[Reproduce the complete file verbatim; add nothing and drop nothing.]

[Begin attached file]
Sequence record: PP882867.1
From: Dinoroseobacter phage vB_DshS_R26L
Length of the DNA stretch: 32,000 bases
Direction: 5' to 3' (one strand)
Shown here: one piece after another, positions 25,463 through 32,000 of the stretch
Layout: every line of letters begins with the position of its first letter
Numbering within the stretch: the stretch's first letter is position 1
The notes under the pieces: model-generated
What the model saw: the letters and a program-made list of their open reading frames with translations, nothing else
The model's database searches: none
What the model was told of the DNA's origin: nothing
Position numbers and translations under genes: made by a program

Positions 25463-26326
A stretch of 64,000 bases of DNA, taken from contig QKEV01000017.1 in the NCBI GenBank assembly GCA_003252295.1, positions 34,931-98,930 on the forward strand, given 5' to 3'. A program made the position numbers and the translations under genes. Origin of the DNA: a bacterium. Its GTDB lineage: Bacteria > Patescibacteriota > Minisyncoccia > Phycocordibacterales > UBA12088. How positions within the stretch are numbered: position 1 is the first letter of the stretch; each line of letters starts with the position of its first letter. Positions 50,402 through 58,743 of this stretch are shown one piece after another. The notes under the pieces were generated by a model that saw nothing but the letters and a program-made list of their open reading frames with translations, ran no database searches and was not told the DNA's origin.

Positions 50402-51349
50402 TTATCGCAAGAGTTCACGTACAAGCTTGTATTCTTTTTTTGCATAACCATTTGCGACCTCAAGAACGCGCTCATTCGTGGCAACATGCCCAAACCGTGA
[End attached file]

Sequence record: PP882867.1
From: Dinoroseobacter phage vB_DshS_R26L
Length of the DNA stretch: 32,000 bases
Direction: 5' to 3' (one strand)
Shown here: one piece after another, positions 25,463 through 32,000 of the stretch
Layout: every line of letters begins with the position of its first letter
Numbering within the stretch: the stretch's first letter is position 1
The notes under the pieces: model-generated
What the model saw: the letters and a program-made list of their open reading frames with translations, nothing else
The model's database searches: none
What the model was told of the DNA's origin: nothing
Position numbers and translations under genes: made by a program

Positions 25463-26326
A stretch of 64,000 bases of DNA, taken from contig QKEV01000017.1 in the NCBI GenBank assembly GCA_003252295.1, positions 34,931-98,930 on the forward strand, given 5' to 3'. A program made the position numbers and the translations under genes. Origin of the DNA: a bacterium. Its GTDB lineage: Bacteria > Patescibacteriota > Minisyncoccia > Phycocordibacterales > UBA12088. How positions within the stretch are numbered: position 1 is the first letter of the stretch; each line of letters starts with the position of its first letter. Positions 50,402 through 58,743 of this stretch are shown one piece after another. The notes under the pieces were generated by a model that saw nothing but the letters and a program-made list of their open reading frames with translations, ran no database searches and was not told the DNA's origin.

Positions 50402-51349
50402 TTATCGCAAGAGTTCACGTACAAGCTTGTATTCTTTTTTTGCATAACCATTTGCGACCTCAAGAACGCGCTCATTCGTGGCAACATGCCCAAACCGTGA